Splitting Hairs With The Compound Feed


Angle (e.g. 11.537):
Enter the angle you have the compound feed set at (or enter the desired ratio below), relative to the guideways. For example, if you have the compound feed perpendicular to the guideways, as if using the crossfeed to move the cutting tool towards the work, that would be 90 degrees, and if you have the compound feed parallel to the guideways, as if using the carriage feed to move the cutting tool towards the work, that would be 0 degrees. A 10:1 ratio can be had by using an angle of 5.7392 degrees, but with work being held between centers this might not be possible because the work might be in the way. If this happens, just use the smallest degree possible, and then check to see what ratio this gives you with this calculator. You may leave this field blank and simply enter the desired ratio in the Ratio box instead.
degrees
Ratio (e.g. enter 5 for 5:1 ratio or 2.5 for 2.5:1 ratio):
Enter the desired ratio here (or enter the desired angle above) to compute the angle needed to achieve that ratio. For example, if you want the cutting tool to advance 1 thousandths towards the work for every 5 thousandths you advance the compound feed, you would set this as 5 for 5:1 in order to compute the necessary angle (about 11.5 degrees for 5:1).
:1

Select Calculator Output Precision: decimal digits

Tweet

This is a calculator to help determine the necessary angle to set your compound feed on your metal lathe at in order to achieve the desired ratio of the amount of feed in the x-axis to the amount the cutting tool actually moves in the y-axis towards the work. For example, if you set the compound angle at 30 degrees relative to the guideways (which would be 60 degrees relative to the crossfeed y-axis) this would give you a 2:1 ratio. For every 2 thousandths you feed in at the 30 degree angle the cutting tool will move 1 thousandth in the y-axis towards the work. The value in this is you can advance the cutting tool towards the work with greater precision. If you set it at the proper angle for a 10:1 ratio and advance the compound feed one thousandth the cutting tool will only move 1/10 of one thousandth towards the work.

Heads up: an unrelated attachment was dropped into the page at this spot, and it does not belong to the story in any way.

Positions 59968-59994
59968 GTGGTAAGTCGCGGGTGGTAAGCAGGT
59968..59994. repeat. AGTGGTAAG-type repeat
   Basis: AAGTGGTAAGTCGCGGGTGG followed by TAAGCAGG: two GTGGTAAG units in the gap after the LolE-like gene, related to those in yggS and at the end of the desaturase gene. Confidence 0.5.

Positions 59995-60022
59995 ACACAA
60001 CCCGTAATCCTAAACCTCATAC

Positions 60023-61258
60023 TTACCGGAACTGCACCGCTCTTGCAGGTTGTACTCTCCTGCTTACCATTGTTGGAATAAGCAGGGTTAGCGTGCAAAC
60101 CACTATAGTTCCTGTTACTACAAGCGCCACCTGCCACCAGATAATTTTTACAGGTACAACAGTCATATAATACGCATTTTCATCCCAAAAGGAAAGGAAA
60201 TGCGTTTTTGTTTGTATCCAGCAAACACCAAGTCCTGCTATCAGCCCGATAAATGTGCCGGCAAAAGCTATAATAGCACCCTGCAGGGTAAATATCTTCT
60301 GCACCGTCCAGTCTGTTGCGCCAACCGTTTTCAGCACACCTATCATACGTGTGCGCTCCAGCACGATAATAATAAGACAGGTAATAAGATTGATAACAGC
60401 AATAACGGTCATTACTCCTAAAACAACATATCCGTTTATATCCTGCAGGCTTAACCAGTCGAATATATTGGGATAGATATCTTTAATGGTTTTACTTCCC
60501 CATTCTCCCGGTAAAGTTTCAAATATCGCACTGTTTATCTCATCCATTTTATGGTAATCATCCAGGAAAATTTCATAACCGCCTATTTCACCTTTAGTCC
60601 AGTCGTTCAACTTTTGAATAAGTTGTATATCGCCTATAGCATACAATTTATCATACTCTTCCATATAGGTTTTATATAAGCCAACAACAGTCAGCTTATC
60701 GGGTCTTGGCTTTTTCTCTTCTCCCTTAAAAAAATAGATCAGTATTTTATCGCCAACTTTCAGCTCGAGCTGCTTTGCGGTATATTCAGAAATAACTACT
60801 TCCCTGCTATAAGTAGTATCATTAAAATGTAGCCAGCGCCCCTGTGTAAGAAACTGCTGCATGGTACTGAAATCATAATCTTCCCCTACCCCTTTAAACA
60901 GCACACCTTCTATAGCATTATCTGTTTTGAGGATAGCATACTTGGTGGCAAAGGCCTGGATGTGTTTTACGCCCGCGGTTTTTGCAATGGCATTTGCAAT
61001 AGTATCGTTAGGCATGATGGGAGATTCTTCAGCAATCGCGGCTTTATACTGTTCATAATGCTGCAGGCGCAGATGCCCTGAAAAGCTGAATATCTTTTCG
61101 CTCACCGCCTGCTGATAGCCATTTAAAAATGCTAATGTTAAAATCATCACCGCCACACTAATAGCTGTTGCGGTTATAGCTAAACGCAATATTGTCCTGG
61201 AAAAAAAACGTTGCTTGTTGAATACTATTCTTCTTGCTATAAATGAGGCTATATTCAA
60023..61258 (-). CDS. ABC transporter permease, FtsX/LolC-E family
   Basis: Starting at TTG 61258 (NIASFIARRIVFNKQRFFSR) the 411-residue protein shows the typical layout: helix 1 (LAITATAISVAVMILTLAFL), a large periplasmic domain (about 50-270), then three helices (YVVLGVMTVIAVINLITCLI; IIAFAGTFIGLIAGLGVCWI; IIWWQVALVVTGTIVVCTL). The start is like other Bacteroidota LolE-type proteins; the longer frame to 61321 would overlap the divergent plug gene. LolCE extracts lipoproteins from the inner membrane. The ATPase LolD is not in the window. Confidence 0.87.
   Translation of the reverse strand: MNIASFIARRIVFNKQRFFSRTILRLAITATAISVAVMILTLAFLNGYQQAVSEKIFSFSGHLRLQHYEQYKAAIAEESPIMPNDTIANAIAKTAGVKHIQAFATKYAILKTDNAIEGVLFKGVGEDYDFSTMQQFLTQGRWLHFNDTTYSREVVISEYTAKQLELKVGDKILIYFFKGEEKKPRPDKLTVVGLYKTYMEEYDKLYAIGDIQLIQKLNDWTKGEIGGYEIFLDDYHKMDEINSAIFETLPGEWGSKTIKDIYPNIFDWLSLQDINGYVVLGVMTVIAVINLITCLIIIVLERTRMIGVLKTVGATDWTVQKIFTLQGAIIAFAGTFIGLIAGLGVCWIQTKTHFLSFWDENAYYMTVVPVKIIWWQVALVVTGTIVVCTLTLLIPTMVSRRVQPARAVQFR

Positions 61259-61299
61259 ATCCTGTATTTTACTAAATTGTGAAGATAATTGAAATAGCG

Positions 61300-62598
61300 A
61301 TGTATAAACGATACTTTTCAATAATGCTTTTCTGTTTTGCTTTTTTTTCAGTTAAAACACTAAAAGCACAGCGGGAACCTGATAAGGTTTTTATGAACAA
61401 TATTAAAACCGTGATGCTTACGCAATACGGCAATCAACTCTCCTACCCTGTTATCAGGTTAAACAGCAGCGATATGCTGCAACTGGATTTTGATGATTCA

You can either enter the angle (in which case the ratio is computed) or the ratio (in which case the angle is computed). The 10:1 ratio offers great precision, but sometimes there might not be enough room to use that angle if you are working between the centers of the headstock and the tailstock with a long piece of work. If that's the case you can set the most acute angle you can use, and then use this calculator to see what ratio that angle would give you. Alternatively, you can try other ratios, such as 9:1 or 8:1 until you find you that works for you. For example, if you wanted to take 1 thousandth off the work and 8:1 is the best ratio you can use, you'd set the compound angle to the one computed for 8:1 ratio and feed the tool 8 thousandths.

If you want to watch a great youtube video on this process, see this one by mrpete222, who also has a great many other fantastic videos if you're interested in machine shop-related videos.

--Mark Ganson

Send any questions/comments/flames to mwganson at hotmail dot com with splitting hairs in the subject line.



Home Page

Privacy Policy